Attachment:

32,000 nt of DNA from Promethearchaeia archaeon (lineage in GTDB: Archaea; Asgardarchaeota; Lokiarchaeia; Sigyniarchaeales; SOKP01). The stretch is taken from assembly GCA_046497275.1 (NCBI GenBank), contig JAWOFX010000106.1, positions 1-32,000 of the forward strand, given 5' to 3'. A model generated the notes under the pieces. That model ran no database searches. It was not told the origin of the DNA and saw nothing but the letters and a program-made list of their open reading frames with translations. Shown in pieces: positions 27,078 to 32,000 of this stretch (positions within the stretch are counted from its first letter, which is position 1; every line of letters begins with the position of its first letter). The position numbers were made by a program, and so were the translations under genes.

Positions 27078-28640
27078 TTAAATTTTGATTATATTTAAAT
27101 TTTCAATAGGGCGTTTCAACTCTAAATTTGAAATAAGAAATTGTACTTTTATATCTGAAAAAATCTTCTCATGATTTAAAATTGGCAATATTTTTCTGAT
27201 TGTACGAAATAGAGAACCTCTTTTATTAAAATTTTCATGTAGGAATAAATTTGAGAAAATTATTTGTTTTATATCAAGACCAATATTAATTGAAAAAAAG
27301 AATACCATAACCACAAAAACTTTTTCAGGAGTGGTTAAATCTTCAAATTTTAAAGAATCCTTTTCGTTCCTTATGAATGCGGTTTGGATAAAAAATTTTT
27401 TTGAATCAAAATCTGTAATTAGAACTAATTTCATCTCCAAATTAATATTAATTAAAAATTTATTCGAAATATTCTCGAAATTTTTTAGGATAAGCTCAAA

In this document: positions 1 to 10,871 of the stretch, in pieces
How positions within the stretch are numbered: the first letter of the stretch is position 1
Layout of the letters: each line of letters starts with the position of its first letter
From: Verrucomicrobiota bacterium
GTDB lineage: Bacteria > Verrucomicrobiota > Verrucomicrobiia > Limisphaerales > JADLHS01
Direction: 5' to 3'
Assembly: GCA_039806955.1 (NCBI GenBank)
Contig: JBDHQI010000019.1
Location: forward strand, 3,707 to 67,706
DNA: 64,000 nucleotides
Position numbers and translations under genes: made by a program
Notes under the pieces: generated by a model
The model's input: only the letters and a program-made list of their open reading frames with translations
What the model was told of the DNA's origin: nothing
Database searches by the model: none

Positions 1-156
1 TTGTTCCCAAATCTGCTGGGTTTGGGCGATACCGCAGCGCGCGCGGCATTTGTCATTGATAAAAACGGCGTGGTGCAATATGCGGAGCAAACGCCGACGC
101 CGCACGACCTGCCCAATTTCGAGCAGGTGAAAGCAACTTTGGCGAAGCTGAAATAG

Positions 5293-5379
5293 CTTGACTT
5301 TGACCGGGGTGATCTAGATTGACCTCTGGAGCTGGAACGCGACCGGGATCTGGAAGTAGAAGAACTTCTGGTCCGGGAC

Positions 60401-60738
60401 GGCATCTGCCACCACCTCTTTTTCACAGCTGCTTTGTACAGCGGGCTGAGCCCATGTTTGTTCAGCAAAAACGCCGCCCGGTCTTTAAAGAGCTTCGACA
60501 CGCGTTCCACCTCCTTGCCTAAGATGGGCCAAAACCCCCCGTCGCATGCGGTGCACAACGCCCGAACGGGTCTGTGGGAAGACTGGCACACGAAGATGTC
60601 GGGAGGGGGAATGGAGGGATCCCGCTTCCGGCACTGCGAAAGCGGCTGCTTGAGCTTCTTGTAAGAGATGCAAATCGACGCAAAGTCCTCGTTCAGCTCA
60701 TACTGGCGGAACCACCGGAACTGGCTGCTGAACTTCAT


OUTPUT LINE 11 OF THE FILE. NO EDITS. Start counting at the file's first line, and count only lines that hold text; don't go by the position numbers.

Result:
From: Verrucomicrobiota bacterium